Brokenhearted Theology, Future, Ramblings

top three lies told about college students

In the world of college ministry (and these are probably somewhat universal to any life stage), there are several lies that are spread around like wildfire.   I attest to these, not only as someone that works in college ministry, but also as someone who recently graduated from college, and am still in the throws of collegiate life (I live on campus, I have 4 student roommates, I work on campus 3 days a week, I am taking a class, etc.). 

I think that the word lies is appropriate, but I’ve been thinking that an equally good term could be excuses.  If I had a nickel for every time one of these was used…or even every time that I used one of them, I would be a rich man. 

       1.  College students do not have money.

I think everyone has heard this one.  College students are poor.  We don’t have money to spend.  When we are not studying, we are digging through couches to try and find an extra dime or quarter to do our laundry or to be able to afford a few more packs of Ramen so we can eat at least one meal every couple of days or so. 

Yeah, right.

Although it is a common misconception about us, we have money.  Two thirds of us have jobs while we’re in school, and that money does not all go to pay for school supplies.  On the contrary, we spend billions of dollars each year.  And not just a few billion.  A few years ago, a survey determined that college students spend on average $53.9 billion a year in discretionary spending.  That means that we are eating out.  We go to Starbucks on a daily basis.  We will buy stuff that entertains us.  iPod’s.  CD’s.  DVD’s.  Video Games.  Computers.  We will spend the money to throw good parties.  We will give money to causes.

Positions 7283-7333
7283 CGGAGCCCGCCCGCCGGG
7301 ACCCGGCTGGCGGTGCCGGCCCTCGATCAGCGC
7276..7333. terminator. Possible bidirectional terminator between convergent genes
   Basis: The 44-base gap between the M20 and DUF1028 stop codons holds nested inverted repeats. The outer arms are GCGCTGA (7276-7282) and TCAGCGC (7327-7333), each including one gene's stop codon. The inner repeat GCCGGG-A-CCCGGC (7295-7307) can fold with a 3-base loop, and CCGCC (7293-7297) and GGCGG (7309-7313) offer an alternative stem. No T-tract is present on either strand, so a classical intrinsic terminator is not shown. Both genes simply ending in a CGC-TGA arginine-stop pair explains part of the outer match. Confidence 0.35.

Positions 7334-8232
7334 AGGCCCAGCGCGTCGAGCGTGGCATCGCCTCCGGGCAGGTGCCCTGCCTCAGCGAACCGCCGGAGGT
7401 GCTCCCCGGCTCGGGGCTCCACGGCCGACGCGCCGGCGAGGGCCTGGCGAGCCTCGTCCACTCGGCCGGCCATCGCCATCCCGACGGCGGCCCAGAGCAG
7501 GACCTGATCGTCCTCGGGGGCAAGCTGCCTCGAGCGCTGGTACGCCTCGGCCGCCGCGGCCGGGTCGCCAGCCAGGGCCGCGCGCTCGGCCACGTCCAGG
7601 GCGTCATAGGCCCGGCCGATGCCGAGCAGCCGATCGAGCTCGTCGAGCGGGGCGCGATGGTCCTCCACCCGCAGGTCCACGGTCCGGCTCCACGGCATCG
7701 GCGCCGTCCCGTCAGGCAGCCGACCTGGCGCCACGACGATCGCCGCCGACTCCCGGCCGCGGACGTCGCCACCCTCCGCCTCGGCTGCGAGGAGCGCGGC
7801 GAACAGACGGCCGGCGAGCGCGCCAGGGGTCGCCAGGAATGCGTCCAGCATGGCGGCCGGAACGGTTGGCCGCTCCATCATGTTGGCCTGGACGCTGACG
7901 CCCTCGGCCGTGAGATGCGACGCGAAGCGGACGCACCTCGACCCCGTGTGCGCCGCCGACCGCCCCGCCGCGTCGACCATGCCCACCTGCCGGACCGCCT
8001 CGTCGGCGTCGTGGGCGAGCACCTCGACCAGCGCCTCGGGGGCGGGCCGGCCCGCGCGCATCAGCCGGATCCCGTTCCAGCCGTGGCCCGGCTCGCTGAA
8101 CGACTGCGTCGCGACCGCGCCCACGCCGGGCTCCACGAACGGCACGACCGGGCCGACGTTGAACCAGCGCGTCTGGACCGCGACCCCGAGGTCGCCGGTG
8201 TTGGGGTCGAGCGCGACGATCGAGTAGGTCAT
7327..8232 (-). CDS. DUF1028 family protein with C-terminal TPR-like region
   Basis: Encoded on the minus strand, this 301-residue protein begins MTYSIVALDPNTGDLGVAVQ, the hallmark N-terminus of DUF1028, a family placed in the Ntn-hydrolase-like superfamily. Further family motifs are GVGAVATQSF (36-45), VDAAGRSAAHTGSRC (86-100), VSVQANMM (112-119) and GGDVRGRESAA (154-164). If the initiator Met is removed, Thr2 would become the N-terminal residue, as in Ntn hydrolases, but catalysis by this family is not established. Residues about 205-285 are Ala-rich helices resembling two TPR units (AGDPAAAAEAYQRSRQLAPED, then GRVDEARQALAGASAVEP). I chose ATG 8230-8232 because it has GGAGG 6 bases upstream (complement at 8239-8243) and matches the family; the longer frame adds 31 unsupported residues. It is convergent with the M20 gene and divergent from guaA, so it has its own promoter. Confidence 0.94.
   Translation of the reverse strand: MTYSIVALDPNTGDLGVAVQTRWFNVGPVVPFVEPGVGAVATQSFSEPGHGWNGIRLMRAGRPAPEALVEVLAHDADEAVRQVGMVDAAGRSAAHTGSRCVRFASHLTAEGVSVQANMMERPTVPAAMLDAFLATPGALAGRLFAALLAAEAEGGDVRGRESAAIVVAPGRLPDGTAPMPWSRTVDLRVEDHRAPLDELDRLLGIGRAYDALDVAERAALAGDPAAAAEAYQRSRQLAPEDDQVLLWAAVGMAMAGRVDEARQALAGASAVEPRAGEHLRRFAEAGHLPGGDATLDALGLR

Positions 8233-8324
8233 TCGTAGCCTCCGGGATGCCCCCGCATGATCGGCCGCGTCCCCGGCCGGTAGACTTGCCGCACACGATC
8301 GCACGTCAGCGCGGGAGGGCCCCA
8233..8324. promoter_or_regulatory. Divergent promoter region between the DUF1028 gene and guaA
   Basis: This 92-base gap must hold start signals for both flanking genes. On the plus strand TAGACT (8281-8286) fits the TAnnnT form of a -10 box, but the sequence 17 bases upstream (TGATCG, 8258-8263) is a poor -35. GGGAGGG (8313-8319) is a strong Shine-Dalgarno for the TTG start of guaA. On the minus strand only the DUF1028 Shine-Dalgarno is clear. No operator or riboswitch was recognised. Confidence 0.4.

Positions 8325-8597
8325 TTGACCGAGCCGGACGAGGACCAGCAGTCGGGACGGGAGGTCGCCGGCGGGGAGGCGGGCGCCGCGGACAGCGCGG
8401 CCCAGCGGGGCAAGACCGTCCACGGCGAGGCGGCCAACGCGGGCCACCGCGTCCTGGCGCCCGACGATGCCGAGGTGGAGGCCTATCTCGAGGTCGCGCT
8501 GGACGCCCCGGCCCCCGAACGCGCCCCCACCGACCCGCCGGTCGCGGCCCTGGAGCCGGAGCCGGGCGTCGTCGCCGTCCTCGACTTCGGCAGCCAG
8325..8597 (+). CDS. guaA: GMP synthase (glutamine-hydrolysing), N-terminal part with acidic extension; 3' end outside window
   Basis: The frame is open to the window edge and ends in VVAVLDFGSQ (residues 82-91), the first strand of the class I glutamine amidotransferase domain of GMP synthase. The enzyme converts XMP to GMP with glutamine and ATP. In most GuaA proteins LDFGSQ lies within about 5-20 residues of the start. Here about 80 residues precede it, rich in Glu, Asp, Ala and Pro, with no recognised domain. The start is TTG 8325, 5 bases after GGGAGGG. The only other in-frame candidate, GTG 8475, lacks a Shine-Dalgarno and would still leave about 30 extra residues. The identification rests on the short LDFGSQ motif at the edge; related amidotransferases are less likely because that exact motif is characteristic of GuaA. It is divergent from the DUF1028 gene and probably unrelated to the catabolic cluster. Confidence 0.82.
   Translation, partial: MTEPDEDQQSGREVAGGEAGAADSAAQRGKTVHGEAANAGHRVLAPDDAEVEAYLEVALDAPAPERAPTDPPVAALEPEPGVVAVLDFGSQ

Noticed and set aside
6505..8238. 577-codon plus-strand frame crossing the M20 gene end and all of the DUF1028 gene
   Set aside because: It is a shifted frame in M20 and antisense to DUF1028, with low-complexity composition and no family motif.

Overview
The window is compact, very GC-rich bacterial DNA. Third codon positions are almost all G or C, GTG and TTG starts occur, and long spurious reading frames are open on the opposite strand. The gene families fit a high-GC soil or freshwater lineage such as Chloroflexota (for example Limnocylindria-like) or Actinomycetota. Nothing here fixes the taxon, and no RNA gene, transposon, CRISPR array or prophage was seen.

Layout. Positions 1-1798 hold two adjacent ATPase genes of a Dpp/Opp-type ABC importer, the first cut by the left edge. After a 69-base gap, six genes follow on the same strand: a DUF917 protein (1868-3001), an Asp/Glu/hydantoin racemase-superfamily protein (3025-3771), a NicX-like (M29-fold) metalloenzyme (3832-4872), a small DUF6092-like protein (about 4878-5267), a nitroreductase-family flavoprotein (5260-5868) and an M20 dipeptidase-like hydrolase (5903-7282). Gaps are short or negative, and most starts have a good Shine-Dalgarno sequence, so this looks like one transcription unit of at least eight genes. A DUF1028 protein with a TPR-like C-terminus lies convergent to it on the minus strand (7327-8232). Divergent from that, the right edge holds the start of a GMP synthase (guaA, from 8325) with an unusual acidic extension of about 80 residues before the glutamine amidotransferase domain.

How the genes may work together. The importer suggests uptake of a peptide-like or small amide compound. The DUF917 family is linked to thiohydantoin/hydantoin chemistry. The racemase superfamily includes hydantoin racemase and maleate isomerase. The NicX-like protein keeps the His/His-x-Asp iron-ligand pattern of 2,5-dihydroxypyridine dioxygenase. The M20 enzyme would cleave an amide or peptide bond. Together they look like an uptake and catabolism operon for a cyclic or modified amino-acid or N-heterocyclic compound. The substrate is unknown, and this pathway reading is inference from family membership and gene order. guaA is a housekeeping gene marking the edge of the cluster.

College students have money.  Lots of it.

       2.  College students do not have cars.

Everyone has heard this one too.  And it may be true.  Many of us do not own a car.  I didn’t have one through four years of college.

But, get us excited about something that we need to drive to, and rest assured knowing that we will be there.  We will drive for hours to get to concerts.  We will convince our friends with cars that we need to drive to the mall, or the movie theater – and they will drive us there.  You will see us at Coachella, Bonnaroo, Summerfest, or the New Orleans Jazz Festival.  We may not all have cars, but we know how to get them from our friends, parents, or complete strangers.  More than 400,000 of us will drive to Panama City Beach each year for spring break.